Parliament is as deadlocked as it was a month ago. Theresa May’s Brexit deal continues to satisfy neither Remainers nor Leavers and is widely expected to be defeated when MPs vote next week. It may prove difficult for May to continue as prime minister, but it is difficult to see any viable alternative. Whatever happens, MPs are unlikely to agree a way forward anytime soon.
Those who want Brexit at any cost, even if that entails no deal, are in the minority—as was made clear in the vote yesterday evening. Those who want to hand the decision back to the people in a second referendum have been gaining support. But another bitterly divisive campaign—one which might result in a majority voting for May’s deal or, worse, no deal—is surely not what most MPs want. And even in the Labour Party there is hesitation about a general election, the preferred solution of the leader, Jeremy Corbyn, a long-term Brexiteer, which in any case would not resolve the deadlock.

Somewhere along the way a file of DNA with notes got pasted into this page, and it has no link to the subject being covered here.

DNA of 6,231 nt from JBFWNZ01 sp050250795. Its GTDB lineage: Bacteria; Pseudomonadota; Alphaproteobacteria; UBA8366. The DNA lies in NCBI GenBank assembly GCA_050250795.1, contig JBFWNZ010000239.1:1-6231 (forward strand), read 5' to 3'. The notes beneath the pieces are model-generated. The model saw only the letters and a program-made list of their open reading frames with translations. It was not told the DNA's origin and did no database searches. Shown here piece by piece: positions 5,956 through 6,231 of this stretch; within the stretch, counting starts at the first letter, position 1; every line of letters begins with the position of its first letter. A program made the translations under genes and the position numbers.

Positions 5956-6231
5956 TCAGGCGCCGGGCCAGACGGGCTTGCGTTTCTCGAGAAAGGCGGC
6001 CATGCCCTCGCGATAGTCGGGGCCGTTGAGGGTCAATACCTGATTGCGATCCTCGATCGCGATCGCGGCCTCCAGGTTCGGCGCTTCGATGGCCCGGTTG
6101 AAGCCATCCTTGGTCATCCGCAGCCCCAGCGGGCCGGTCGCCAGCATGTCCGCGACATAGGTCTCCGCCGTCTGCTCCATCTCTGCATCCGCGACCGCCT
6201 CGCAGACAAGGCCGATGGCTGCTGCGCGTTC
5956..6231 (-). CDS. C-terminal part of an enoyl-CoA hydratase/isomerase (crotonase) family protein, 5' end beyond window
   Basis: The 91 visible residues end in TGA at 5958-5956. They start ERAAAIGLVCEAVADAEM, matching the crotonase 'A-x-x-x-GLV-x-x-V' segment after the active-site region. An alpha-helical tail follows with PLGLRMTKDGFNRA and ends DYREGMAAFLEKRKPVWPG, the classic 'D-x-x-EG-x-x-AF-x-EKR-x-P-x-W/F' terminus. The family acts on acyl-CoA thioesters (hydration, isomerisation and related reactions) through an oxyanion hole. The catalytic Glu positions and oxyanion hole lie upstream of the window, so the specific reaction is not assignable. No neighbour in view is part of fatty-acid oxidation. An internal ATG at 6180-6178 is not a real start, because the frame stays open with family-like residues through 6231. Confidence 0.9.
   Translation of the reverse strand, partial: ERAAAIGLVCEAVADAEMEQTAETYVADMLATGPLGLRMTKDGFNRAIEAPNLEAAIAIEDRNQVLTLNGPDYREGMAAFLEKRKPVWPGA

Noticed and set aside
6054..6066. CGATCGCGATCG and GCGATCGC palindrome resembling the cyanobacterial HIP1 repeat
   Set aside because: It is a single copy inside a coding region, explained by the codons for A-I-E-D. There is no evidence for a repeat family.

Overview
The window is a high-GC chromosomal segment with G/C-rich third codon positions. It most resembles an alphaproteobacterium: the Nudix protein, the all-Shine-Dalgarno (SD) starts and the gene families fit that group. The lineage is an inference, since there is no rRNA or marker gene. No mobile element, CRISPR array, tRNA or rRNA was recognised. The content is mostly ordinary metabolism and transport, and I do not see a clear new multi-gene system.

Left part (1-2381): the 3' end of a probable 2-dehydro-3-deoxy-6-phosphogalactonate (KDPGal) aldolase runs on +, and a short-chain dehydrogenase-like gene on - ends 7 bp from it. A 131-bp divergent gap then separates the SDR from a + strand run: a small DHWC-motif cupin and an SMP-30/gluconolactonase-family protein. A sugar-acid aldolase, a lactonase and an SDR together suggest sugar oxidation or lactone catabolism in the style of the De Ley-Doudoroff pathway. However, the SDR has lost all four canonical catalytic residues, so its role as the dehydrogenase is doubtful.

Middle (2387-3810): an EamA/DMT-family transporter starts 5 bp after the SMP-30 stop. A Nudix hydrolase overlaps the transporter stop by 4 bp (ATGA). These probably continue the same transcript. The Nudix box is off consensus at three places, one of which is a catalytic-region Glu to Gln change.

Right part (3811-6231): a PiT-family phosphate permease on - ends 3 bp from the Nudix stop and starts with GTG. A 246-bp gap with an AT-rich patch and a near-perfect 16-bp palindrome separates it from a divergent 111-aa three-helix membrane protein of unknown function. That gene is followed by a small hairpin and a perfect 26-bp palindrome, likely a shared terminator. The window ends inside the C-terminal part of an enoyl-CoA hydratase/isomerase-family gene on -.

Yet, in this impasse, a clear majority in parliament agrees on this proposition—the voters reached the wrong decision in the 2016 referendum. When MPs voted two years ago to give the prime minister the power to trigger Article 50 (the process to start the UK’s withdrawal from the EU), most of them did so only because they felt bound by the referendum re…